I am told that although pa and his brother were two years apart, the two were like more like twins. That my father’s maturity overshadowed the development of his older brother. My father became the father figure, and my uncle was a bit…strange. Others say that he had not always been strange, that he became strange after the loss of his twin. I wouldn’t know.
I read in your diaries that I had entered into your life within a month of your marriage, without your permission. You had not wanted a child then. Like your own mother, a daughter you had wanted even less. And you too had been sad to birth a daughter. And I have always known that perhaps you would have been, if only I had not been. The guilt has haunted me over my lifetime. The guilt of imposing, of arriving uninvited, of burdening your heart, your body, and your soul, of disrupting your life, your health. And after your death, I was imposed on my grandparents, and then my uncle and aunt. I have felt uninvited all my life, which makes me run from relationships, for fear of being uninvited. For fear of being imposed. For fear of being a burden. I even ran away from my children because I felt uninvited in their adult lives. Why did you have to leave? Why didn’t you fight to live? Both of us had jaundice at my birth. I did not give up. I fought to live. You could have too. Why did you believe the family fortune-teller who told you that your life would end at 19? Why did you give up the medication that the doctors had prescribed and just curled up to die, leaving the two month old alone in this horrible, horrible world, only to fulfil the prophecy of an imbecile fortuneteller.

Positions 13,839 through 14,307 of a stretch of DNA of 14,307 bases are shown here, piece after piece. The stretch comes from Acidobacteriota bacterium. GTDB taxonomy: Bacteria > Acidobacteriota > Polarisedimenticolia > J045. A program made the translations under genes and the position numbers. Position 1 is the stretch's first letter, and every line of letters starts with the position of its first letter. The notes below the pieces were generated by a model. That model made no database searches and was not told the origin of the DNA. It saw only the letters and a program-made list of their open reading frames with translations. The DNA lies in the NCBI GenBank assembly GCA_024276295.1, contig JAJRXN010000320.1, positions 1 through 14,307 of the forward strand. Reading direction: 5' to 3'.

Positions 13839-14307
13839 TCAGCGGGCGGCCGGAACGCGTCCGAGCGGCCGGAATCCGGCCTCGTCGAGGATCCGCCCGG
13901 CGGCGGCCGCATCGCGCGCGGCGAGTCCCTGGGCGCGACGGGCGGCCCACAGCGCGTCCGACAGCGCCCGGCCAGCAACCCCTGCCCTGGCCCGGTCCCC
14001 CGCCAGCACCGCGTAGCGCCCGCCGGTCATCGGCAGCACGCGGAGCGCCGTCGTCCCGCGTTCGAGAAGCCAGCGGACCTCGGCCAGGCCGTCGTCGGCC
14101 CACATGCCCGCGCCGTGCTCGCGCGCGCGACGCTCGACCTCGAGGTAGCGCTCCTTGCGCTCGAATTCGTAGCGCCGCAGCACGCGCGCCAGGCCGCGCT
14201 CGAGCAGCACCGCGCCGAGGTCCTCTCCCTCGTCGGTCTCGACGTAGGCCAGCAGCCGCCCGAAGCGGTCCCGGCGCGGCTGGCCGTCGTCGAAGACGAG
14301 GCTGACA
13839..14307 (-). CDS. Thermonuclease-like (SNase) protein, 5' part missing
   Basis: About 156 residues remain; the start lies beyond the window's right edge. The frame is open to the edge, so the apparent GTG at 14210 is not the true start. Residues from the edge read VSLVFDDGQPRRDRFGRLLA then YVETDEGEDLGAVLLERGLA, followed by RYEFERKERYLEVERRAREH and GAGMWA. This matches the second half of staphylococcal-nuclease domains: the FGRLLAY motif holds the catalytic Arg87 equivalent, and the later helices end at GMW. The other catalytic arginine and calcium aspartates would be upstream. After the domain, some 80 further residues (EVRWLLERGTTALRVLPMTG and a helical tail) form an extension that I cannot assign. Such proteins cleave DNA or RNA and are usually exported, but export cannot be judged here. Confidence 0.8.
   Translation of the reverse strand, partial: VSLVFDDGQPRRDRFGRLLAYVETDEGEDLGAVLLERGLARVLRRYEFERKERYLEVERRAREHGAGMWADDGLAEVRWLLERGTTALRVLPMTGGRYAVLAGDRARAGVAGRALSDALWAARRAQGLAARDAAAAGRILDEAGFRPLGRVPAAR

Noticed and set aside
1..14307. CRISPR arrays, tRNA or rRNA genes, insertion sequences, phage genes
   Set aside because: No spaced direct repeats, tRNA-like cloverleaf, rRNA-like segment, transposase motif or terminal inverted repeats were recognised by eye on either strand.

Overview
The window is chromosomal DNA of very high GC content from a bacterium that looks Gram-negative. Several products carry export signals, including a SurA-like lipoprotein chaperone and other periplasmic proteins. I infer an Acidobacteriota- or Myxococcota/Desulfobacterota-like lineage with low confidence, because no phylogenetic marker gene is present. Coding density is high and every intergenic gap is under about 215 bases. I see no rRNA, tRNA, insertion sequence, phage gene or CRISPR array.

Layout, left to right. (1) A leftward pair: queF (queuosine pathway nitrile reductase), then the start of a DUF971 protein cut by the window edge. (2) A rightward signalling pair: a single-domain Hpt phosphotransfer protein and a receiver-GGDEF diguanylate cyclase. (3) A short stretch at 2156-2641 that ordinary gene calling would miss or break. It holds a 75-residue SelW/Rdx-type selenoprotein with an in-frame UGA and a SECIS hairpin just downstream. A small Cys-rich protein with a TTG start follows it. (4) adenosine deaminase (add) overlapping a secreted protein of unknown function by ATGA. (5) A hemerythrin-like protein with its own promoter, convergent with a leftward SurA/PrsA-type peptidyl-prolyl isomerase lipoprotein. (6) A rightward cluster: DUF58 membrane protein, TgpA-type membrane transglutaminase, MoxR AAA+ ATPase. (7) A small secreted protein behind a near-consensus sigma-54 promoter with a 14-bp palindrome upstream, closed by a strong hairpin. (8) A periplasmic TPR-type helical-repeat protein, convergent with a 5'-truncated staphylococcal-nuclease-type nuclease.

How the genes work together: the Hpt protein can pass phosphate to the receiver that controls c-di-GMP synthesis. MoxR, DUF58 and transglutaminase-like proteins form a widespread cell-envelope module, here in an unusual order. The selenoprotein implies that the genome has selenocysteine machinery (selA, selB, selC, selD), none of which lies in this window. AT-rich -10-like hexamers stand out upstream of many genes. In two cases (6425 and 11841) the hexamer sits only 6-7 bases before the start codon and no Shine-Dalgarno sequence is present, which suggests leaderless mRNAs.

You were a bride, just 12 months separated from your wedding, and I was told that Pa was devastated and that he dressed you up as a bribe for your cremation. I was taken to Agra by your parents. Temporarily. And perhaps men lack the ability to remain loyal, or faithful because they lack the ability to remember. And Pa too, did not remember for long. Within a month, his parents began looking for your substitute, and within five months he was engaged to marry someone called Dulari. Someone you and I, and he, had never known. I wonder if you were looking down from heaven and I wondered how you felt. I hear your parents were livid at such desecration of your memories, but he, the love of your life, remained silent, and had been scheduled to marry in October of 1963.